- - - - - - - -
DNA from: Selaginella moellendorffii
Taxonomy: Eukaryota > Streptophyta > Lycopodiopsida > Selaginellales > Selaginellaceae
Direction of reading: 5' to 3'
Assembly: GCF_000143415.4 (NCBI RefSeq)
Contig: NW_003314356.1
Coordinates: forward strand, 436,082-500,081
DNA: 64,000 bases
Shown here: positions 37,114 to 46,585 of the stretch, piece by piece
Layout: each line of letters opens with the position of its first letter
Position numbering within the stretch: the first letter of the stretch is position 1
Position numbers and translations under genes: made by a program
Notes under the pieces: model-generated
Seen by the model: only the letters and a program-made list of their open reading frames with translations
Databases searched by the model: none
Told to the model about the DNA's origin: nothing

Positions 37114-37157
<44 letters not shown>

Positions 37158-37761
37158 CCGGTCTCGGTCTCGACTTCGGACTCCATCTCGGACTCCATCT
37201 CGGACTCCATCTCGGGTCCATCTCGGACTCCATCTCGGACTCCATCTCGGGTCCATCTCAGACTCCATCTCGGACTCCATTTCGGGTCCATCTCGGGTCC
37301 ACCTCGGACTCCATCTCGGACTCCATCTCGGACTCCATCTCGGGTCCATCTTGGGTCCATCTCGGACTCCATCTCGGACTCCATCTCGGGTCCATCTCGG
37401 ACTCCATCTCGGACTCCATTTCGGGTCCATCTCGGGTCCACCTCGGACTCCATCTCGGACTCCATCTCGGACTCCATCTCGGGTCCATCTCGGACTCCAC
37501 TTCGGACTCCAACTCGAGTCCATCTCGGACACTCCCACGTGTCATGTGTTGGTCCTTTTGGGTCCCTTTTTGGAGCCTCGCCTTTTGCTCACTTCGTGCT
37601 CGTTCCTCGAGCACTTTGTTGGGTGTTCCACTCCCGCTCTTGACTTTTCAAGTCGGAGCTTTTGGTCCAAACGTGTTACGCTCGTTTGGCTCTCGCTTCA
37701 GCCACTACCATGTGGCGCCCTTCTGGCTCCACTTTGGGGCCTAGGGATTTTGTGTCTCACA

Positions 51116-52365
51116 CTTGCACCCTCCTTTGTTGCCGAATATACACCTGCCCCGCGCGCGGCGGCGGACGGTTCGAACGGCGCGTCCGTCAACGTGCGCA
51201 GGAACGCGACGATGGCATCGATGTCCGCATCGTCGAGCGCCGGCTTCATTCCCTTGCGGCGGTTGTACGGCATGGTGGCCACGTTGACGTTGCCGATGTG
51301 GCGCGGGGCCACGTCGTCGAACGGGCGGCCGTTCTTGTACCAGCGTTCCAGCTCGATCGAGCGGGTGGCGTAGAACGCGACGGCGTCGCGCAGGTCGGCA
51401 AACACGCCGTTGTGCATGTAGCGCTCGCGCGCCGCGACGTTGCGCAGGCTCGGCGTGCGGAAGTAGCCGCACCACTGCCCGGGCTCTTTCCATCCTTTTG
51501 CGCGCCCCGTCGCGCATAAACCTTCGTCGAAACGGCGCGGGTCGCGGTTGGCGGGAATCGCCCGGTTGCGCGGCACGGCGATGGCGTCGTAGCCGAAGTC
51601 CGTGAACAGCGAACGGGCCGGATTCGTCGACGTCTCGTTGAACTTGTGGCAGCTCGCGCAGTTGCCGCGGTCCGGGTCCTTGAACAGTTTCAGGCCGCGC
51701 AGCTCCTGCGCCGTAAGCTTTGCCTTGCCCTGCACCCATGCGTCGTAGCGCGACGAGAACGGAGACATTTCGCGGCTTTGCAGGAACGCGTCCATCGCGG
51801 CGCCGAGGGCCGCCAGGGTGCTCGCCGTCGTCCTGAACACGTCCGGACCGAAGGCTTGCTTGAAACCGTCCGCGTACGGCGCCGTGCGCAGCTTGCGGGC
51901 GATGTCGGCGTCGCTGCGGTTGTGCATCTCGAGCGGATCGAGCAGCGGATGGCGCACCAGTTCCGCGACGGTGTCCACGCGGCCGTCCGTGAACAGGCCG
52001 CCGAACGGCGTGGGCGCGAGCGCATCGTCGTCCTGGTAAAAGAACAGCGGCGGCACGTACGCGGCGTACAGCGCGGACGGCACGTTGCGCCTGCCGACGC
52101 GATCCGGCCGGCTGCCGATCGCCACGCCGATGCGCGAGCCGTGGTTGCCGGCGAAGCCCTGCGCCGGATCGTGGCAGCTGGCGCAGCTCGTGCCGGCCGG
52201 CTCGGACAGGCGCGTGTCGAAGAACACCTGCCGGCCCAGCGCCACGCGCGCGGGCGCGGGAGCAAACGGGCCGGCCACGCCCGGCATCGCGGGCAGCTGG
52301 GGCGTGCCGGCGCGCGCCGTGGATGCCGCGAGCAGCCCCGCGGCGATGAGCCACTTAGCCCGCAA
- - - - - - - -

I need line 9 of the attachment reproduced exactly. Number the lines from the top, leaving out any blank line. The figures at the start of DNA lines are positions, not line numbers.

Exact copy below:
Layout: each line of letters opens with the position of its first letter